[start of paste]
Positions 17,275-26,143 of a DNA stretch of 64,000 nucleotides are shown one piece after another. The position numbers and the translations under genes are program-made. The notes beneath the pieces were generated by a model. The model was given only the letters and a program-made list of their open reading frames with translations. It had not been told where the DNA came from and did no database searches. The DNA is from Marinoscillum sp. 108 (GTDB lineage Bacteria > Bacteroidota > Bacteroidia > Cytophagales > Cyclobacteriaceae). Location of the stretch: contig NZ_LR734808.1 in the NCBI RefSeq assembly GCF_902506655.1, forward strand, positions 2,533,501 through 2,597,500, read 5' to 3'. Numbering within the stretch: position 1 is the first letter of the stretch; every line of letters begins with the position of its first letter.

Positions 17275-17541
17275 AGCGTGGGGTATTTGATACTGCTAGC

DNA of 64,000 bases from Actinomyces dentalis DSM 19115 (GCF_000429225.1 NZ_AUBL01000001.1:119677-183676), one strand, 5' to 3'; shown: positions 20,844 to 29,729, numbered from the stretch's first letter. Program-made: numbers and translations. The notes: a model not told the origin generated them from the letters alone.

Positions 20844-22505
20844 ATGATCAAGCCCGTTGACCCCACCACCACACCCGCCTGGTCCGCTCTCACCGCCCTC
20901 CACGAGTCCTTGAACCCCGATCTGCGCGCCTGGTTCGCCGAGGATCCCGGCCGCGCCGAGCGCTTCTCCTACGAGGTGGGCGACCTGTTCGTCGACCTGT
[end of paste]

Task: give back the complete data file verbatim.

Positions 17,275-26,143 of a DNA stretch of 64,000 nucleotides are shown one piece after another. The position numbers and the translations under genes are program-made. The notes beneath the pieces were generated by a model. The model was given only the letters and a program-made list of their open reading frames with translations. It had not been told where the DNA came from and did no database searches. The DNA is from Marinoscillum sp. 108 (GTDB lineage Bacteria > Bacteroidota > Bacteroidia > Cytophagales > Cyclobacteriaceae). Location of the stretch: contig NZ_LR734808.1 in the NCBI RefSeq assembly GCF_902506655.1, forward strand, positions 2,533,501 through 2,597,500, read 5' to 3'. Numbering within the stretch: position 1 is the first letter of the stretch; every line of letters begins with the position of its first letter.

Positions 17275-17541
17275 AGCGTGGGGTATTTGATACTGCTAGC

DNA of 64,000 bases from Actinomyces dentalis DSM 19115 (GCF_000429225.1 NZ_AUBL01000001.1:119677-183676), one strand, 5' to 3'; shown: positions 20,844 to 29,729, numbered from the stretch's first letter. Program-made: numbers and translations. The notes: a model not told the origin generated them from the letters alone.

Positions 20844-22505
20844 ATGATCAAGCCCGTTGACCCCACCACCACACCCGCCTGGTCCGCTCTCACCGCCCTC
20901 CACGAGTCCTTGAACCCCGATCTGCGCGCCTGGTTCGCCGAGGATCCCGGCCGCGCCGAGCGCTTCTCCTACGAGGTGGGCGACCTGTTCGTCGACCTGT